Invasion was probably my favourite of them all, because, well, it's a massive alien coalition taking the offense and attempting to destroy Earth before it's massive output of metahumans ruin the galaxy... brilliant, fun, and pretty much self-contained.

2001 was fun, but forgettable, and was essentially a DC "what if" or "Elseworlds" before Elseworlds existed (which would be the 2004 Annual inspiration, iirc).

Eclipso was decent, but yes, its lack of impact has left it overshadowed by the others that preceded it.
You can throw Pariah, Harbinger and Lady Quark into Crisis's "not so much" file.

I'd also group the Wally West Flash with Crisis, but I can see why you'd put him in Legends. Legends *does* seem like the most influential of these six, but very little of it would have been possible without Crisis, IMO. Though the Suicide Squad would rock on any Earth.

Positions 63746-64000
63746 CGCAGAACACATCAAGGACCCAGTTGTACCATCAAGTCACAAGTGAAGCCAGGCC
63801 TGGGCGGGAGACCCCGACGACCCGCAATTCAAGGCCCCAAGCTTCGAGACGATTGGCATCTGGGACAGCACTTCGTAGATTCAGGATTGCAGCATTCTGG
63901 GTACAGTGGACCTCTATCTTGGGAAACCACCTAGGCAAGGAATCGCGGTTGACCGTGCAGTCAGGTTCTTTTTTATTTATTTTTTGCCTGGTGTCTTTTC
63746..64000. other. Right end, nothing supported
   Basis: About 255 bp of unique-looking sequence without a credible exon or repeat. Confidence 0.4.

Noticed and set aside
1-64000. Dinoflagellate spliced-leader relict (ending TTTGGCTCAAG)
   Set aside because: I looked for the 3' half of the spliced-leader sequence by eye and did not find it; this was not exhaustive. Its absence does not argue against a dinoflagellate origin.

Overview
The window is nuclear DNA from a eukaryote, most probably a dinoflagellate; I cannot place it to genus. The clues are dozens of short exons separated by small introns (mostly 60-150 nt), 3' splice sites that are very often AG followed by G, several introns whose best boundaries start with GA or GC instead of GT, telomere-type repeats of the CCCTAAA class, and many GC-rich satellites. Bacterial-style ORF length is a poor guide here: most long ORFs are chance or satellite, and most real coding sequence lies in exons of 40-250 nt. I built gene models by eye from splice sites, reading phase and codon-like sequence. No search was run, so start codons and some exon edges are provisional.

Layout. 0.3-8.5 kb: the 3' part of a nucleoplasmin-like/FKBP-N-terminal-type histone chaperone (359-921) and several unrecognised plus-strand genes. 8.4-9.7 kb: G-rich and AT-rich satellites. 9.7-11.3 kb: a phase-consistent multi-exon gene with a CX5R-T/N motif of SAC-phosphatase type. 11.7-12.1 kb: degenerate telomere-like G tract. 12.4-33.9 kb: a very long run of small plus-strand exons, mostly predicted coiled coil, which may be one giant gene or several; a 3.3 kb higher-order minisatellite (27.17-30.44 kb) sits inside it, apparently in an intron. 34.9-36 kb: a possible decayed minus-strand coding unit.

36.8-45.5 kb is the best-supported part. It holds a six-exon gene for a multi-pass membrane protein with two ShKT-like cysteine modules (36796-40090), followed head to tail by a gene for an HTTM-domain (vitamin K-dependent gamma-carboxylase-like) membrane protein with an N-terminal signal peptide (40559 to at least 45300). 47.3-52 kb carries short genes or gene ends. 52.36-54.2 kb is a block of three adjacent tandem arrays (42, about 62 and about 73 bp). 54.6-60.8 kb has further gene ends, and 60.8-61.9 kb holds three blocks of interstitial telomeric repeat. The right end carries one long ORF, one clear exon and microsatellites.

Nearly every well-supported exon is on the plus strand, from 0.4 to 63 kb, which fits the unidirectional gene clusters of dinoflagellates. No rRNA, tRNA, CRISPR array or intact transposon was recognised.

Is the Lar Gand/Mon-El/Valor "seeding of worlds" still canon? I don't think so, but I've only read about the first year of the "Threeboot" Legion.

Devon is absolutely right that it was one of the best pieces of retconning ever. Not only did it make an assload of sense for replacing Superboy, it even explained the part of the Legion that always stuck in my craw: how hundreds of planets in the 30th century had human populations that all shared particular super-powers. Simple, direct, elegant.

Plus, Lar Gand had the best honorific superhero name ever. Imagine encountering a legendary superguy so badass that he is known as "Valor."

You know what you're getting when you face off against a man named Valor: unrelenting whoopass. Sweet.